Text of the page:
My husband– like most husbands, I think– is the kind of guy who doesn’t like to hear about a problem unless he can fix it. Preferably with power tools. I think that if it had been up to him, ‘induction’ would have involved about fifteen minutes of very dedicated work with something very mechanical and expensive, and then we would have the baby and all the parts of his wife could be reassembled, no harm, no foul. He isn’t very good at any situation that involves waiting. And he really isn’t good at situations where he is overruled by pushy, snotty doctors and nurses. When we first met, I used to joke that every emotion he had was immediately translated to anger, because he hated being anything other than happy so much that it just pissed him off. For the record, Mitch has never, in all our years together, even so much as raised his voice to me. But I have seen him unleash his temper unto others, and you know the thing that gets him the most bent out of shape? When his wife is uncomfortable, scared, or sad.
In the weeks leading up to delivery, I did a lot of thinking on how to prep Mitch for the big day. I had his brother and my brother on emergency red alert, since they are the only other two people on the planet that can keep Mitch calm other than myself. We had lots of talks about how I wasn’t going to have the wherewithal to respond to him like I should; that I would probably hurt his feelings, that he probably wouldn’t feel as involved as he would like to be. At one point, I even explained that I might not want him to touch me, I might not want him to talk to me, I might just want to be left alone to kind of withdraw and try to wrestle my way through it.
All of those talks and all that preparation ended up exactly as important as the stupid Lamaze breathing. Totally pointless.
At the end of the first day, I was in so much pain that I felt like I was looking at everything through a filter of awful. Everywhere I looked, all I could see was pain, more pain. Normally, when you are in labor the contractions are like waves. You ride one, and then you rest, and then you ride the next one. But with pitocin, the waves are more like peaks, and the valleys are very short– if they exist at all.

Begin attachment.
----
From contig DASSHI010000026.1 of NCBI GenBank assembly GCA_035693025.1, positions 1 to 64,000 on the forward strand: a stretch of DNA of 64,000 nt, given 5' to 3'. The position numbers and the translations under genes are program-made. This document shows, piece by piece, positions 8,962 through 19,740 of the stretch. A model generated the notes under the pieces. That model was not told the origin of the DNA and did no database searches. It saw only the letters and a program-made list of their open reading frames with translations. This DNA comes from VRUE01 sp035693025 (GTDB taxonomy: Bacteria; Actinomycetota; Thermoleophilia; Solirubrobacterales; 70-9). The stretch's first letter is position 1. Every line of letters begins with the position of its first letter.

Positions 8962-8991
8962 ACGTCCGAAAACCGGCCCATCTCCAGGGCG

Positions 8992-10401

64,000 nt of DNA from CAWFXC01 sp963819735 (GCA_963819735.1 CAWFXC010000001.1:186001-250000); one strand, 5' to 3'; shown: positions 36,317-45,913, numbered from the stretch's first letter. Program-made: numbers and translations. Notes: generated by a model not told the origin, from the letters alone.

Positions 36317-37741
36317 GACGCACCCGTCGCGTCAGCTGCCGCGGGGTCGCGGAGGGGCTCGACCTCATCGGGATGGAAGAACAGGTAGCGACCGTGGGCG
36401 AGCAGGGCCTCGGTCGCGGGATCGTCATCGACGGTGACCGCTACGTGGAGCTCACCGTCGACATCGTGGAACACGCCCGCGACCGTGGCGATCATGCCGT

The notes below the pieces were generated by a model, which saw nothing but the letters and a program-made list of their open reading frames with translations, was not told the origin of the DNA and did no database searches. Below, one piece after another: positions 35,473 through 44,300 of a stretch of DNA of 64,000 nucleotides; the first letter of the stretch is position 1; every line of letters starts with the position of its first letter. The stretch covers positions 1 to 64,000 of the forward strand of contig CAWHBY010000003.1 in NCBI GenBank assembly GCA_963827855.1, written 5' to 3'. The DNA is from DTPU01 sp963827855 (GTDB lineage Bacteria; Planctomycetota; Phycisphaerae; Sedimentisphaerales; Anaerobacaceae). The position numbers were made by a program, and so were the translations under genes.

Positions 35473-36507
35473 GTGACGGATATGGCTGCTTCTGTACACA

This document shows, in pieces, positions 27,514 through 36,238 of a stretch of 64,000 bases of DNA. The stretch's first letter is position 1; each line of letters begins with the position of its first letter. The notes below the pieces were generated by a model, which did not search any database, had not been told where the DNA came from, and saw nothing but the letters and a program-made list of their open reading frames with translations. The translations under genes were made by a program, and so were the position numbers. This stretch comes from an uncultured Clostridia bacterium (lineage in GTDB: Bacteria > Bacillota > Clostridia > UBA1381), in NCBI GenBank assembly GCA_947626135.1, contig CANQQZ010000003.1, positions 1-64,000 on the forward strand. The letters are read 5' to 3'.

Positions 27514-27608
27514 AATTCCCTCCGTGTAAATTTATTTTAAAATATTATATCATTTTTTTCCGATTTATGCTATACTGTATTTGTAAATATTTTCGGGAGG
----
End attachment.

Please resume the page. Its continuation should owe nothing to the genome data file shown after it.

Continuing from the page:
Around 5 PM, after 12 hours of pitocin, they checked my cervix, and I had progressed exactly none. Not one bit. The nurses began talking about sending me home, and having me come back if my situation changed. Mitch turned to me and asked if I wanted to go home.
“I don’t know…” I said. “I mean, they said in lamaze that you should go to the hospital when your contractions are so bad that you can’t stand it anymore– that’s where I am right now. So how will I know when to come back?”
So when the nurse came back and made the case about how much more comfortable we would be if we could labor at home, Mitch politely declined. And when she pushed it, Mitch not-so-politely declined.
At around seven, they took me off the pitocin drip and let me have an actual meal. I got to rest in the Jacuzzi for twenty minutes, and then they hooked me back up to the monitors to watch my contractions and Skirty’s heart rate, which at this point was riding a tad bit high.
An hour or so later, the nurse came in, timidly, and suggested that I try to get some sleep. I blinked back exhausted tears and Mitch rolled his eyes. The nurse then cleared her throat and said something beautiful.
“Would you like something for the pain?”
They gave me a dose of fentinol, and about five minutes later I was sound asleep. Apparently, Mitch used this time to complain to the nurse that I had to be hooked up to the machine all night and had to lie on my back. I only woke up at one point that night, and it was when the nurse was busily unhooking me from the machine so that I could lie on my side and relieve some of the pressure on my back.
At 5 AM on Friday, they woke me up to check my cervix. “Oh God,” The nurse said– which is not really something you like to hear when someone has a hand inside your body– “You’ve changed. I’d call you a 6– almost a 7.”